Anyone who loves tasty and uncomplicated food should definitely add this book to their collection. It's a go to in my kitchen now for sure!

Friday, February 1, 2019

The Hiding Place by C. J. Tudor

Happy Friday! Today I'm a stop on the TLC blog tour for C.J. Tudor's latest, The Hiding Place. 

Arnhill isn't a town Joe would choose to return to without reason. A mining town whose mine has been closed for decades, it's a miserable place to live. But Joe has come home and he does have a reason to be there after all. A very personal reason. One that traces back to his childhood and the fate of his beloved sister. 

Arnhill hasn't aged well in the time that he's been away. And it seems the very things that caused him to leave in the first place might be happening again.

Joe takes a job as a teacher at the very school he once attended. Immediately he recognizes the son of one of his old gang as the local bully, stepping in on his first day as the boy relentlessly picks on another student. And earning himself an enemy for his efforts. But that's just the beginning and the least of Joe's worries. 

C. J. Tudor's latest is dark, dark, dark. Just the opening pages alone are enough to warn away a reader without a strong stomach! Diving into The Hiding Place was like jumping down a rabbit hole of creepy. And considering I started at bedtime... well, it did not make for a restful night!

We don't know from the start exactly what Joe's motives or history are. He alludes to his sister's disappearance, he also alludes to her return, and he outright lies to those around him about what happened to her (which means the reader is in the dark for a good bit as well). We do know he's prompted to return to Arnhill after receiving and email that cryptically says it's happening again. And he chooses to move into a house where a teacher killed herself and her son under incredibly disturbing circumstances.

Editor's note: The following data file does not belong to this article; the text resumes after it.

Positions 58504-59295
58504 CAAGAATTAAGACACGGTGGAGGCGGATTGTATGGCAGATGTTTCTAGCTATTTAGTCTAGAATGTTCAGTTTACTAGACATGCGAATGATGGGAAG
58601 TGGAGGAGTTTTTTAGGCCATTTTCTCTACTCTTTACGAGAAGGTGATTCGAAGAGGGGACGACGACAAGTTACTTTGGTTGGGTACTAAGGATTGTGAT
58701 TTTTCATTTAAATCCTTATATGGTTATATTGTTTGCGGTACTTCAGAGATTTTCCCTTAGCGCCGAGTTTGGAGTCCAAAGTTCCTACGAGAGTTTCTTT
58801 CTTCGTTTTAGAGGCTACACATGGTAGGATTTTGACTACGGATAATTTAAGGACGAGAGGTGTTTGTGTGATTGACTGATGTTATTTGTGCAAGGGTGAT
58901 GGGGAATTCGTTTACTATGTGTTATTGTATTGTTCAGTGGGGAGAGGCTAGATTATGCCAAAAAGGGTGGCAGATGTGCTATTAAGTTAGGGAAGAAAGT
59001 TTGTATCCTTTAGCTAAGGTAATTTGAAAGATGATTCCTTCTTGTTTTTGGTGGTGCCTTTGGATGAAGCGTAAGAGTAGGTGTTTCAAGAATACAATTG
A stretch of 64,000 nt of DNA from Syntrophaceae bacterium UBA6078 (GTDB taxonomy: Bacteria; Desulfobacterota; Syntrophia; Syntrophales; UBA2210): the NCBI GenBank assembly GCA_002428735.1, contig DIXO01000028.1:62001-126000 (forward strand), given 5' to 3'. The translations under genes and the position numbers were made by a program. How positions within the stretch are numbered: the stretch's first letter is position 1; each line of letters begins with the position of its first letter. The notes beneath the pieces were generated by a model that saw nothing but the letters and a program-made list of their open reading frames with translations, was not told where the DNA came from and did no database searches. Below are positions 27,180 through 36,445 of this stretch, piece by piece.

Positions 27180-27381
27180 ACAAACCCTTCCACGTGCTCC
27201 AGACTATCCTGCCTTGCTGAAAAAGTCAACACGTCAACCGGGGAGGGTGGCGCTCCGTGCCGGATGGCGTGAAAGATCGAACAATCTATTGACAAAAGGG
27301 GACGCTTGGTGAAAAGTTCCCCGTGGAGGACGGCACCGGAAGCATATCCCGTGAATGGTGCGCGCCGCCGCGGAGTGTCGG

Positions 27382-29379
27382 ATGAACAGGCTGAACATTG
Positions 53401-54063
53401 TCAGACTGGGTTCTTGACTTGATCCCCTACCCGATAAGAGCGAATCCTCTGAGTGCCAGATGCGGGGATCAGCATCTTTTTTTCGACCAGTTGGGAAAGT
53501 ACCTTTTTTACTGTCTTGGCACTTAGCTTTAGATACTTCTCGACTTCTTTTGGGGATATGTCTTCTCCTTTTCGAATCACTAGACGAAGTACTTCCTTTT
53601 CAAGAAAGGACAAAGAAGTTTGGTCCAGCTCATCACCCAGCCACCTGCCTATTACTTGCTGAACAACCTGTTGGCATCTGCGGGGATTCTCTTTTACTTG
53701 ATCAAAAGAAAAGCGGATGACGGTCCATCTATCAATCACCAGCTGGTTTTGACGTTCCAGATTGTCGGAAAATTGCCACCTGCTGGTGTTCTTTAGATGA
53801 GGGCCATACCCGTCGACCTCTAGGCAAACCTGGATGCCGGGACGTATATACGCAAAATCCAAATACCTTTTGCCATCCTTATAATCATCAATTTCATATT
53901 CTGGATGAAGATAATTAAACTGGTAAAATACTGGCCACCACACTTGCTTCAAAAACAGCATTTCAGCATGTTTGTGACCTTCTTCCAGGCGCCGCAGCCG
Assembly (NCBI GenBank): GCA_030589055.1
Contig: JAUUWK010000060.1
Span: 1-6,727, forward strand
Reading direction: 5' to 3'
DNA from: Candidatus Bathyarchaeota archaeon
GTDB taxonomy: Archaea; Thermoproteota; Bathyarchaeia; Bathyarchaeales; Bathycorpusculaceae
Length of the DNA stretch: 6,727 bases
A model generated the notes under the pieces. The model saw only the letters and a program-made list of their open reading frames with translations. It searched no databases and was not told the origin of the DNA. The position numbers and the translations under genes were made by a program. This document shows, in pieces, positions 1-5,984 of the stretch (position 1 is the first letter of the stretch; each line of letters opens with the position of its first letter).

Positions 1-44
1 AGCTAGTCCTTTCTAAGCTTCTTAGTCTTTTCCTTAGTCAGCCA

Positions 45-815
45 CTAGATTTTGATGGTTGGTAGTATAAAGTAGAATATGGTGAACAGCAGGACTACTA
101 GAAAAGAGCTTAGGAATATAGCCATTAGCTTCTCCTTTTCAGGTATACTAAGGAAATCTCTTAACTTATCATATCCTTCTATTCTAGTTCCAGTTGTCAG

We also know Joe is on the run and in debt.

And that's it. That's what we start off with. It was enough to hook me, that's for sure! That and, as I mentioned, the incredibly dark and creepy nature of the story. Because even with very little information, Tudor deftly builds an almost overwhelming sense of dread and suspense. I had to know what was going on! What happened to Joe as a teenager? Why is he back in Arnhill? And what does the teacher's death have to do with it all? Agh!

The payoff, the big reveal, and the twists along the way were all worth it! Tudor straddles a fine line between horror and thriller and is a perfect read for fans of both genres. Given, of course, that you can handle the opening pages!

To see more stops on the tour be sure to check out the official TLC tour site here.

For more on C.J. Tudor, you can like her on Facebook and follow her on Twitter.

Purchase Links: Amazon | Books-A-Million | Barnes & Noble

Thursday, January 31, 2019

No Exit by Taylor Adams

Darby Thorne's mother is dying. Which is why the college student is driving during horrific weather from Colorado to Utah when she gets caught in a snowstorm. Taking refuge at a remote rest stop, she and a handful of others are planning to ride out the storm until it's safe to get back on the road. 

But Darby makes a startling discovery: a kidnapped girl locked inside a van. Of course Darby can't let it slide. The girl is in danger, clearly. And someone at the rest stop is responsible. With cell service down and no way to escape, Darby isn't sure exactly what she can do to help. But she knows she has to do something.